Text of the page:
Canon EOS 300D - steady camera for slow shutter speeds.

Discussion in 'Digital Photography' started by Brian, May 2, 2005.

  1. Brian

    Brian Guest

    The Canon EOS 300D seems to be very steady for low light photos.
    I've photographed a room in low light conditions at 1/13th shutter
    speed and enlarged the photo to check for camera shake.
    I also photographed a page of a A4 sized map in low light using ISO
    1600 with a shutter speed of 1/30. I was able to enlarge the map and
    clearly read the road names so there was no camera shake.

    This was a test for the camera.

    Regards Brian
     
    Brian, May 2, 2005
    #1
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  2. Brian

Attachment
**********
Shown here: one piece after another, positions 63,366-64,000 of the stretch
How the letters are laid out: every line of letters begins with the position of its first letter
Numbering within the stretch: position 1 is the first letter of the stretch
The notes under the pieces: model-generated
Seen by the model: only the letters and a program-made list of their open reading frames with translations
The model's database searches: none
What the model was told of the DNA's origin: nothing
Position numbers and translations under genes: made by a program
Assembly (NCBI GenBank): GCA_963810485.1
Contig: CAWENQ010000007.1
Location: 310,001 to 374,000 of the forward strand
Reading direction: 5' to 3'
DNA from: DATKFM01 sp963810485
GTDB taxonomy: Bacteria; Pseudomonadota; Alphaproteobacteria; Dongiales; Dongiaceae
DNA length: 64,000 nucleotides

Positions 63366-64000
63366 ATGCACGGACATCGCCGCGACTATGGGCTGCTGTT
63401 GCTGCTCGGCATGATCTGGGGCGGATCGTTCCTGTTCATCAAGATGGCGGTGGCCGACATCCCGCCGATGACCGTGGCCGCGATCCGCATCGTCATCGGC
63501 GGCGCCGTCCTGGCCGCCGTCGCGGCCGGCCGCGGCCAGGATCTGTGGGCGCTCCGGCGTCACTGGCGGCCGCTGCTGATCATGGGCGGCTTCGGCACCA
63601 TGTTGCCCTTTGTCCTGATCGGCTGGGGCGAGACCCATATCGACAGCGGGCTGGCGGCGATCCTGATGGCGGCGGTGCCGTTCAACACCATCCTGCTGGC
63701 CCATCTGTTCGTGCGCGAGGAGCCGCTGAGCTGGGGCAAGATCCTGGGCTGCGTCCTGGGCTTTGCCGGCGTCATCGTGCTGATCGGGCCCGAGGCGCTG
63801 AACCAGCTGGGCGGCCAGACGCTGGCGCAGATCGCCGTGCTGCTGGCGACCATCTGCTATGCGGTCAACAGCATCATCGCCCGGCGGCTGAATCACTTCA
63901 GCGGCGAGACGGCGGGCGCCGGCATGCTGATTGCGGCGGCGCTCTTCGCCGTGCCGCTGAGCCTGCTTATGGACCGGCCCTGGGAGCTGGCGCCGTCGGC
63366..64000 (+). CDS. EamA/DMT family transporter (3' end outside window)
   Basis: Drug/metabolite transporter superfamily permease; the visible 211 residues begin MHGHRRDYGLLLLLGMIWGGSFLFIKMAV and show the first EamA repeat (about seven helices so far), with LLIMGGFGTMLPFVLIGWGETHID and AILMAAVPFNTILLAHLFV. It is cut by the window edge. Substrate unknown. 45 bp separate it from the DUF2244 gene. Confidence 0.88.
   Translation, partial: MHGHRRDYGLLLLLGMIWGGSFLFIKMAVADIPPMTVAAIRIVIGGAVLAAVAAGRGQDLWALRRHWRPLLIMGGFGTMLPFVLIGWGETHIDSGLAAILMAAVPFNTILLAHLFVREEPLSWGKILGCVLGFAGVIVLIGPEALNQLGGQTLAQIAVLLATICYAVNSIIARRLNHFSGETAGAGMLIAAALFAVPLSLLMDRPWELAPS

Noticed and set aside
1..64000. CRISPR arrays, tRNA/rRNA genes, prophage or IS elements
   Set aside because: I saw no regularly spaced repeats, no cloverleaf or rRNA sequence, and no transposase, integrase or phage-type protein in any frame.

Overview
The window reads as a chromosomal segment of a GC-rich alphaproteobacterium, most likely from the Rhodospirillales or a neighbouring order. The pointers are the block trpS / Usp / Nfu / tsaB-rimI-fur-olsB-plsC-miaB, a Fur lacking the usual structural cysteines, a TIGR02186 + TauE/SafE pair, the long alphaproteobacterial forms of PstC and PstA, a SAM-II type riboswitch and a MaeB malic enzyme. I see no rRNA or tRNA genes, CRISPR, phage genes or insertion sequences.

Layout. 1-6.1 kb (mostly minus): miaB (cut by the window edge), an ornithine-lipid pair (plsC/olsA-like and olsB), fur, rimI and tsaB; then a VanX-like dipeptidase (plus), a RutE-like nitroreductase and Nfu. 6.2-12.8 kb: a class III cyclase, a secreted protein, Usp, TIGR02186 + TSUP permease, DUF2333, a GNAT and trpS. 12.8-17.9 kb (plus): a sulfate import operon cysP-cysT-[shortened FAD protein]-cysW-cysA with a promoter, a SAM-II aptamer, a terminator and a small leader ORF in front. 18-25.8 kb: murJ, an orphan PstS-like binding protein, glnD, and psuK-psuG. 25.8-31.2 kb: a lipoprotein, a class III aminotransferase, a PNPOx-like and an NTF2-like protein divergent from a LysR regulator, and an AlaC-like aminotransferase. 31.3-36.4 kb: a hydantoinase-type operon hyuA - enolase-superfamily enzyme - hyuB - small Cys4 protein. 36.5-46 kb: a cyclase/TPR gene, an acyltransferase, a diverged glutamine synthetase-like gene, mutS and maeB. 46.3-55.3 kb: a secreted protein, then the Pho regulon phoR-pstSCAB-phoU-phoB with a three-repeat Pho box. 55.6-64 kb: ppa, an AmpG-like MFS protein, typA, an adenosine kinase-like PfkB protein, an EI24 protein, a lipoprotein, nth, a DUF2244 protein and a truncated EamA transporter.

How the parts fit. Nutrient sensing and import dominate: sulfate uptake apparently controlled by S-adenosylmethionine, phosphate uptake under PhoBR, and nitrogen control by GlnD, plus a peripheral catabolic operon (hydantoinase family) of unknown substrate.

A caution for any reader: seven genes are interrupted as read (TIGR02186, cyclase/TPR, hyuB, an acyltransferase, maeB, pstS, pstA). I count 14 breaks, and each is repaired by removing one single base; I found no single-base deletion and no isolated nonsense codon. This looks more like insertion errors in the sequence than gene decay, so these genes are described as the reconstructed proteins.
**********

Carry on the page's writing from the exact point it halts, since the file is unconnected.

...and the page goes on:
Eric Gill Guest

    Brian <> wrote in news:h3ac71d5n4g2cmlvo9ssgcpav035o9r5mc@
    4ax.com:

    > The Canon EOS 300D seems to be very steady for low light photos.
    > I've photographed a room in low light conditions at 1/13th shutter
    > speed and enlarged the photo to check for camera shake.
    > I also photographed a page of a A4 sized map in low light using ISO
    > 1600 with a shutter speed of 1/30. I was able to enlarge the map and
    > clearly read the road names so there was no camera shake.
    >
    > This was a test for the camera.


    Sounds more like a test for your tripod or ability to handhold.

    Cameras aren't "steady". Whatever is holding them is.
     
    Eric Gill, May 2, 2005
    #2
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  3. Brian

    Brian Guest

    Eric Gill <> wrote: